Using nonsymbolic representations of magnitudes (eg, arrays of items) is a common way to study the processing of the number of items in a set. This ability is considered to be very basic, innate, and automatic. However, arrays of items always include noncountable continuous magnitudes such as the density of the items, their total surface area, and so forth. These continuous magnitudes can affect performance when comparing numerosities (eg, where are more dots?) and when comparing proportions (eg, where are more blue dots compared with yellow dots?). Numerosities and continuous magnitudes are so inherently correlated that it is impossible to be certain that the required task indeed measured what we intended to measure (ie, numerosity or proportion processing). Researchers in the field are aware of this problem and employ different methods to reduce possible influences that continuous magnitudes might have on performance. In this chapter we will introduce such methods and discuss the different and often contradictory conclusions they lead to. We will also suggest-in light of recent studies-that great benefit can come from directly studying (1) how continuous magnitudes affect comparison of numerosity and proportions, and (2) the reciprocal interaction between numerosities and continuous magnitudes. Studying these issues during different stages of development and in typically and atypically developed adults can shed new light on the most elementary building blocks of our mathematical abilities.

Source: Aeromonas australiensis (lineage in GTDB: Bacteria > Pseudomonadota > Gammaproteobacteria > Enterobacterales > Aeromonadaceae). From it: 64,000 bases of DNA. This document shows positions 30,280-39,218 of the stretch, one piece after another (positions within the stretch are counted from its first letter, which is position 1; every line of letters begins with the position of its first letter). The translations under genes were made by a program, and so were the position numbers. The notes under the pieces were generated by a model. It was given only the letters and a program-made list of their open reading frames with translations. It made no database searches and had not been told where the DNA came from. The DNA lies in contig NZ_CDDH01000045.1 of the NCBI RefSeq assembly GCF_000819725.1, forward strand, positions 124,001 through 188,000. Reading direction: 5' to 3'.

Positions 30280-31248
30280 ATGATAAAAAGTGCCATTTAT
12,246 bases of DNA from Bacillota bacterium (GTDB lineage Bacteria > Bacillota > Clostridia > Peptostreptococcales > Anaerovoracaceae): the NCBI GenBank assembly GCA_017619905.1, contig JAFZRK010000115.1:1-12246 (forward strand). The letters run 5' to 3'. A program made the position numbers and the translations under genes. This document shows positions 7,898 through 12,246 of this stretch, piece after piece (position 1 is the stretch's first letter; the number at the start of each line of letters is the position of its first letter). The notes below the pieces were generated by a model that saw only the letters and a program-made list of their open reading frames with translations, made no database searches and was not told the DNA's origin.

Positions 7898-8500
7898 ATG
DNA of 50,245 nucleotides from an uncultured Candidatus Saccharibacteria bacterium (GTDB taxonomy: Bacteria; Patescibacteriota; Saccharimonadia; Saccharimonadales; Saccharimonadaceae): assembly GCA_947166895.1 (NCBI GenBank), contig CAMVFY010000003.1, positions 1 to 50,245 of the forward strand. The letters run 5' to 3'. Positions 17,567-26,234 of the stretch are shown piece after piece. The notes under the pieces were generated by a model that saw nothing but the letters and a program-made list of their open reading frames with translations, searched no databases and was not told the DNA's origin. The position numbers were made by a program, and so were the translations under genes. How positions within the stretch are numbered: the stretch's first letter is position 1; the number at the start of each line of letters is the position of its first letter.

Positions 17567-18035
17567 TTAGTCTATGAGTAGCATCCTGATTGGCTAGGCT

|Title of host publication||Continuous Issues in Numerical Cognition|
|Subtitle of host publication||How Many or How Much|
|Number of pages||19|
|State||Published - 1 Jan 2016|
Bibliographical notePublisher Copyright:
© 2016 Elsevier Inc. All rights reserved.
- Continuous magnitudes
- Discrete magnitudes
- Numerical cognition
ASJC Scopus subject areas
- Engineering (all)